Screw pops repair

pbx2_gwMarch 21, 2014

So our 11 months old house has a few screw pops that we'd will be putting on the punch list for the builder on the 1 year anniversary.

What's the best way to repair them? - just so I can be knowledgeable - when reviewing the repair work & process.

Most of the pops look like bumps (top 2 bumps in pic below) more than actually breaking out through the drywall.

My biggest concern is that I have some pops are near adjacent walls & there appears to be some slight separation between these 2 walls - like the screws aren't holding the walls tight enough to each other any more.

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saltidawg

When you see three pops adjacent to each other it suggests (to me) that the guy was looking for the stud. :-)

I would put in a new sheet rock screw INTO the stud and then using a nail punch set the existing fasteners beneath the surface of the sheet rock.

When inserting that new screw, make sure you push in on the sheet rock to set it against the stud.

YMMV

This post was edited by saltidawg on Fri, Mar 21, 14 at 11:56

    Bookmark   March 21, 2014 at 11:15AM
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pbx2_gw

Saltidawg - the picture was something i grabbed from the net to demonstrate the bulge that I was speaking of :)

From my current research, I see one suggestion which is to install into the sheetrock a new screw above & below the popped screw & mud over & repaint.

But what to do with the faulty screw? What would your nail punch do there? Confused ??

    Bookmark   March 21, 2014 at 1:59PM
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geoffrey_b

It's pretty easy to scrape the joint cement off the popped screw, and either screw it in more, or remove it.

The joint cement is realatively 'soft'.

    Bookmark   March 21, 2014 at 2:15PM
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saltidawg

"But what to do with the faulty screw? What would your nail punch do there? Confused ??"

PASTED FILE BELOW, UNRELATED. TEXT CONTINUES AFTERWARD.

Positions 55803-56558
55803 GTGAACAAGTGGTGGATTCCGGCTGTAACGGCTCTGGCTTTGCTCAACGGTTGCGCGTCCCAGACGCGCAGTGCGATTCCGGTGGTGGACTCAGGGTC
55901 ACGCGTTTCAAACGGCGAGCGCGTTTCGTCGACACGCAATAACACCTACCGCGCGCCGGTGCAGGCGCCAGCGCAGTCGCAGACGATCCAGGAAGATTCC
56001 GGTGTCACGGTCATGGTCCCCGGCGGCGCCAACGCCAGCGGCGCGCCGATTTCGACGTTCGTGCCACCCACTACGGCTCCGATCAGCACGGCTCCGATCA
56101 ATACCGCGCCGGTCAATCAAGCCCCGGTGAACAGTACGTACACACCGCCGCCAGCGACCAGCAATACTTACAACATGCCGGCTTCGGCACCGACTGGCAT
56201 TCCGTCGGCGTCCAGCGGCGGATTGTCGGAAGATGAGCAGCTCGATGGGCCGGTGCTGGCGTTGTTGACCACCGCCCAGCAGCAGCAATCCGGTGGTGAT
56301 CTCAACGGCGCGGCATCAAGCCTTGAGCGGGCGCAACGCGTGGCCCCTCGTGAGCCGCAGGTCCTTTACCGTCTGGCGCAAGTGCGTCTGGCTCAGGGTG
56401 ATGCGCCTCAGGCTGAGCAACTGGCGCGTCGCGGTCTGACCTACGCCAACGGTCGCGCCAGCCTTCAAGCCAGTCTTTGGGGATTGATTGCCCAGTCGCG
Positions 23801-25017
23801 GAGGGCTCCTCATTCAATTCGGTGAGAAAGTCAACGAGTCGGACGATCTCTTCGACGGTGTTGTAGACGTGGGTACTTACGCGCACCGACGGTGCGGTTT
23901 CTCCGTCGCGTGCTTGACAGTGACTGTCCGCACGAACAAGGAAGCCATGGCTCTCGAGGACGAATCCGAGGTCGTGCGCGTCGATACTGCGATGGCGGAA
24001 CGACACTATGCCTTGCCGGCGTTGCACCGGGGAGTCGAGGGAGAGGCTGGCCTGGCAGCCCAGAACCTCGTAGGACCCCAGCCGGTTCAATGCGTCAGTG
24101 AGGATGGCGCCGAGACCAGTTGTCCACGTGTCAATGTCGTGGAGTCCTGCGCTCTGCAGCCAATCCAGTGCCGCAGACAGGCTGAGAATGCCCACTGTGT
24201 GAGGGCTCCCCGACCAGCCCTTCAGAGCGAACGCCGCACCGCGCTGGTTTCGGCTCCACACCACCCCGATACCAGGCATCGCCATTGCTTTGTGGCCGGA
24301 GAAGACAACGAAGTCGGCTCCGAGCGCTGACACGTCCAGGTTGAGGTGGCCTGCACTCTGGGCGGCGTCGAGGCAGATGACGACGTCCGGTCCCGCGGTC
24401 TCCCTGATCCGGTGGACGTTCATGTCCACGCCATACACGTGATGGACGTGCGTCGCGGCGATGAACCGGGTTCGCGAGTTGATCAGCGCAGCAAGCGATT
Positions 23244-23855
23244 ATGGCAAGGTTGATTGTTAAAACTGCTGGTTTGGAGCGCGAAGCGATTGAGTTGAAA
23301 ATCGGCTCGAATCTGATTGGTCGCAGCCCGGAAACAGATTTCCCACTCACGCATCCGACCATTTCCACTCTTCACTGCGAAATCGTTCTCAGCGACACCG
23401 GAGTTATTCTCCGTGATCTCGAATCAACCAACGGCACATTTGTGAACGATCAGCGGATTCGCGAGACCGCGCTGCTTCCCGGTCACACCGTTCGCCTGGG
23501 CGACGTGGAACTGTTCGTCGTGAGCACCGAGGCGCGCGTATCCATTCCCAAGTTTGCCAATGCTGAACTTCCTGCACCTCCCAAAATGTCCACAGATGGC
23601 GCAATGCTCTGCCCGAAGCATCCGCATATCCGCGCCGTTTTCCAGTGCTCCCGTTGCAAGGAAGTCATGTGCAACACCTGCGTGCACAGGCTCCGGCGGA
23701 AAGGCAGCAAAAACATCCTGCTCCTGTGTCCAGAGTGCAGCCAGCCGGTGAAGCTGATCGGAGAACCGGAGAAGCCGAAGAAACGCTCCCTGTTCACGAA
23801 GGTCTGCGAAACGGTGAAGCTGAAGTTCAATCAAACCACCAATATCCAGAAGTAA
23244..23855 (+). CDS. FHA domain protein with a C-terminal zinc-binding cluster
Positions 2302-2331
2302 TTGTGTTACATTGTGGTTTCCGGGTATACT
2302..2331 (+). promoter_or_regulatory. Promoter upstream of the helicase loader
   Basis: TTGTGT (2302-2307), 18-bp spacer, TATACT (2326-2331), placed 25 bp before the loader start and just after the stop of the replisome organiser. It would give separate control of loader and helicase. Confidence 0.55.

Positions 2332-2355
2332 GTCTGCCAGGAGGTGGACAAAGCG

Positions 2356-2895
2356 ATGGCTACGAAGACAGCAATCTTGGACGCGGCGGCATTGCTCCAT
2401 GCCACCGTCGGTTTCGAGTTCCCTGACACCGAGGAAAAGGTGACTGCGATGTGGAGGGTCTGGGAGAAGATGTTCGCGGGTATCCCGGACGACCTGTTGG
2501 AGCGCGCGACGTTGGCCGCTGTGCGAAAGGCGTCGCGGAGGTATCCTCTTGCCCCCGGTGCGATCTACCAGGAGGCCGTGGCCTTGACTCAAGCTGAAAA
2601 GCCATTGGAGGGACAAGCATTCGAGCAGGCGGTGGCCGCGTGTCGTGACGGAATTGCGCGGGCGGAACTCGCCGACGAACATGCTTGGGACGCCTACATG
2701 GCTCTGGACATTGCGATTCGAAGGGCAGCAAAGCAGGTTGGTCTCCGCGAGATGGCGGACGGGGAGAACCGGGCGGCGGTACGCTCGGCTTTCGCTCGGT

More often then not, a "nail" pop is a nail as opposed to a screw.

If it is a popped nail, it will push the head of the nail beneath the paper surface of the sheet rock. Off course if it is a popped screw, less likely - you can screw it in OR out.

If you do not do this, after you add a screw above and below how will you mud over it if it is standing proud of the paper surface?

This post was edited by saltidawg on Fri, Mar 21, 14 at 15:09

    Bookmark   March 21, 2014 at 2:39PM
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pbx2_gw

Posted by Geoffrey_B (My Page) on Fri, Mar 21, 14 at 14:15
It's pretty easy to scrape the joint cement off the popped screw, and either screw it in more, or remove it.
The joint cement is realatively 'soft'.

I got the impression that screwing it further in may risk breaking that dry wall location - weakening that particular area - True?

    Bookmark   March 21, 2014 at 4:32PM
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saltidawg

If indeed you have put in new drywall screws above and below the culprit, presumably the drywall is being held "in" against the stud by those tow new screws.

Even if the new screws are not holding the sheet rock against the stud, they are serving to hold the sheet rock stationery - something the popped nail was no longer doing.

That popped nail (or screw) is now superfluous and it really doesn't matter in or out.

This post was edited by saltidawg on Fri, Mar 21, 14 at 17:00

    Bookmark   March 21, 2014 at 4:58PM
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pbx2_gw

I appreciate the always helpful feedback & confirmation saltidawg!

    Bookmark   March 21, 2014 at 9:43PM
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Trebruchet

I wouldn't try to drive a screw below flush with a nail set, I'd remove it after properly setting a new screw.

    Bookmark   March 22, 2014 at 9:22PM
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saltidawg

"I wouldn't try to drive a screw below flush with a nail set, I'd remove it after properly setting a new screw."

Likely you missed it, but after putting in a screw both above and below the popped nail, it makes no matter about the original screw/nail. lol

Either remove or drive in below surface.

This post was edited by saltidawg on Sun, Mar 23, 14 at 8:48

    Bookmark   March 22, 2014 at 10:57PM
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